We got enough volunteers for three new Rainbow units
By looking closely at the Division’s data, Helen Beecher Bryant, Growing Guiding Co-ordinator for Chislehurst Division, was able to create new units and welcome lots more girls into Rainbows!
We massively strengthened our offer to girls in our Division through careful planning that addressed a particular problem – our lack of places for Rainbows.
We learned a lot in the process and I’ve included it all here – so girls in your area can benefit too.
1. Plan and target your campaign
Don’t be scared by data – use it! It was from our Join Us data that we knew we had really long waiting-to-join lists for Rainbows throughout the Division, so our campaign focused on recruiting the volunteers we needed to open more Rainbow units.
Use our growth plan resource to help you plan what your area needs.
2. A multi-pronged approach is most effective
We did lots of canvassing – from handing out flyers and displaying posters, to writing articles for community newsletters. We contacted local faith groups and schools, attending events like summer fayres, music festivals and farmers’ markets.
Our online approach was just as important. We did everything from locally-targeted Facebook ads and a community Facebook page to creating a new Twitter account and starting a blog. One qualified Leader who’d moved away for university saw our Facebook page and got in touch to say that she was back in the area and would love to open a unit.
3. Don’t forget that volunteering – and unit meetings! – can take many forms
For us, the involvement of a number of new occasional and one-off helpers meant that some of our current Brownie Leaders could step up and open Rainbow units too. We were really impressed by how many people wanted to get involved.
Our 9th Petts Wood Rainbows is also a great example of innovative guiding. It’s the biggest Rainbow unit in the country, with 46 girls on the register. It sounds like a lot but we start together, break into groups each led by one of our large team of helpers (Leaders, Unit Helpers, parent helpers, Young Leaders, Rainbow Helpers), then join together to reflect at the end.
We also have parents who do the accounts, go shopping for us, and assist with general admin. The unit even has its very own Social Media Manager!
4. Encourage parents to volunteer by showing them what they – and their girls – are missing out on
By giving girls and parents a taste of guiding, we could engage them in the volunteering opportunities available.
We organised two coffee mornings, for parents with girls on the Rainbows waiting-to-join list. We had refreshments, games, crafts and chatter, as well as Girlguiding promotional resources of course!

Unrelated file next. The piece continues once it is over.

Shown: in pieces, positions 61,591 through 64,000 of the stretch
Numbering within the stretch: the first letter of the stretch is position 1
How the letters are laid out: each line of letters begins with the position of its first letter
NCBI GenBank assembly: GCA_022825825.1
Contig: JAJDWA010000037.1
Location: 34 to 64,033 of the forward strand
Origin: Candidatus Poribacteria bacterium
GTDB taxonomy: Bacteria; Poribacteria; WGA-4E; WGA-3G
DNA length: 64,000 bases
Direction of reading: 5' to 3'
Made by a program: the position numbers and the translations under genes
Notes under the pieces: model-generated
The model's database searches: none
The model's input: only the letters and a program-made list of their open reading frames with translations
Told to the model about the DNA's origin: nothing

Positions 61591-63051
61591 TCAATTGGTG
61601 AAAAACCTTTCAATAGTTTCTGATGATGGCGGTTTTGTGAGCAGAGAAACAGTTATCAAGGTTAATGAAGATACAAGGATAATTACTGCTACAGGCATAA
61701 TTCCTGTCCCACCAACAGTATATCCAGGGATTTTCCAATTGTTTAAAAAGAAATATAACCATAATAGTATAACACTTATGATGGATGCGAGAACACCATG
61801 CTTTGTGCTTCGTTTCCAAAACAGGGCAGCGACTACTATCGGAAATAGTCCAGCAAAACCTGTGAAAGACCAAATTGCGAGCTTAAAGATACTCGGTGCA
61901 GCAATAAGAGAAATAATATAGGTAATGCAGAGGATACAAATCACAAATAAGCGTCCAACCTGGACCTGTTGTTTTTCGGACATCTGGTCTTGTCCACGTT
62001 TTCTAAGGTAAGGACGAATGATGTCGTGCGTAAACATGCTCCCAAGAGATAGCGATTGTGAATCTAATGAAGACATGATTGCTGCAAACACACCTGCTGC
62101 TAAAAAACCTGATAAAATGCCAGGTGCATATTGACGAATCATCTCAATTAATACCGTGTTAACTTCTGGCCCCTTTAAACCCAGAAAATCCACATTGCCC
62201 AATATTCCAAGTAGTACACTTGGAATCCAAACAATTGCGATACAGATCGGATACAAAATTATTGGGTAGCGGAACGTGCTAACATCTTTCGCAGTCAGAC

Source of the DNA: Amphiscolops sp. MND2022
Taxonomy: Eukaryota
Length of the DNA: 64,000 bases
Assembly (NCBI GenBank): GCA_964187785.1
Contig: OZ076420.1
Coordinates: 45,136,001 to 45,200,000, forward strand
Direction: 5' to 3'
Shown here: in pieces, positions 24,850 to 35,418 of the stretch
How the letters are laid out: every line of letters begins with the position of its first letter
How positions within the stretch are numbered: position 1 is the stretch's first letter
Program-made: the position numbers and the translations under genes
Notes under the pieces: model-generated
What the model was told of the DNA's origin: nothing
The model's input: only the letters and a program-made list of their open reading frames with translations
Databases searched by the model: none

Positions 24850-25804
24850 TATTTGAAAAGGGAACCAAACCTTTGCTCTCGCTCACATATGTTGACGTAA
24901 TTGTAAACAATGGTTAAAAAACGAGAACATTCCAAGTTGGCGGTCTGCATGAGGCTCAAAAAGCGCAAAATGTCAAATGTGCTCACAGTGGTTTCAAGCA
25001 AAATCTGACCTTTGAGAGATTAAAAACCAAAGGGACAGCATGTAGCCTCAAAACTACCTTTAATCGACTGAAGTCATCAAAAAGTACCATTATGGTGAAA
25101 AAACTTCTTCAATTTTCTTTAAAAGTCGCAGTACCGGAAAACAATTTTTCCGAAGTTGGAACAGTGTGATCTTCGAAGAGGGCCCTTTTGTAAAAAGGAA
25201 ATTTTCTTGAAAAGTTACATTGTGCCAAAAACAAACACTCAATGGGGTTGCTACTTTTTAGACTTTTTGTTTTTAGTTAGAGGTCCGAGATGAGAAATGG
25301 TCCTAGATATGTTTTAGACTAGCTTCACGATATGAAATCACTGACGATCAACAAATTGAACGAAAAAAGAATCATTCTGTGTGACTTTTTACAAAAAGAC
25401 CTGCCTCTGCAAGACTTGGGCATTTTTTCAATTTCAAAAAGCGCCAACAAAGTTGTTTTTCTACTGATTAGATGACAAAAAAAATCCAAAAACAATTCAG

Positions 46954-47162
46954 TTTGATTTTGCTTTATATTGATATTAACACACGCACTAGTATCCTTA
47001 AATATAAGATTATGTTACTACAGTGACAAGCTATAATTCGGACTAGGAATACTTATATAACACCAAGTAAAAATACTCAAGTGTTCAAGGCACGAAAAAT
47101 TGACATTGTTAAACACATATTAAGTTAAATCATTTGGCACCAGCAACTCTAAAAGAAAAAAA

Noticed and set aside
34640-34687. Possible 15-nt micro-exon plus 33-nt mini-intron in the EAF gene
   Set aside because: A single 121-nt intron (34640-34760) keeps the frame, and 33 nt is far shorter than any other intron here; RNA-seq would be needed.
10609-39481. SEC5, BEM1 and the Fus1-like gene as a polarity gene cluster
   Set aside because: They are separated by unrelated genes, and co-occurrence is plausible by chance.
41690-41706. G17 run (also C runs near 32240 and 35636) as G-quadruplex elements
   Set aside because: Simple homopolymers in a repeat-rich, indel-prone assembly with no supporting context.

But we made sure we backed this up with the admin legwork. We found days and locations for potential new unit meetings, and then asked parents (via letter and email) which their girls could potentially join – while making it clear that we needed more volunteers to create these opportunities.
Using an online form made it easy for parents to tell us which units would suit their daughters, and to explain the different ways parents could help us by volunteering.
5. Nurture your new recruits to help them grow within guiding
When someone was keen on volunteering with us, they registered online and had all the usual Girlguiding recruitment checks. Anyone who could help more than once a month got a members’ t-shirt for meetings, giving them an immediate sense of identity and belonging.
Once the new volunteers were settled, I sent them personalised letters to thank them, as well as to ask them if they’d consider working on their Leadership Qualification (LQ). The letter showed how the volunteering they’d already done could count towards the LQ, and included the syllabus so they could see what they’d learn.
6. Don’t do it alone!
By having a supportive team you can cover more ground, stay positive and share in the success of your campaign.
We spread the load by having a committee of people who took responsibility for various aspects of our growth initiative locally.
All of our volunteers became advocates for our campaign. All of our volunteers were encouraged to travel on buses in uniform locally and to tweet using #BusFriends, as well as tweeting if they saw any of our posters or flyers.
Above all, stay positive. Work hard and grab every opportunity to promote volunteering opportunities locally. Embrace your community and let them know about Girlguiding so that they can see that volunteering with us enables girls and young women to discover their potential and bring about change!
Start where Helen did – with data. We have a number of resources that will make those numbers seem a lot less scary and more useful.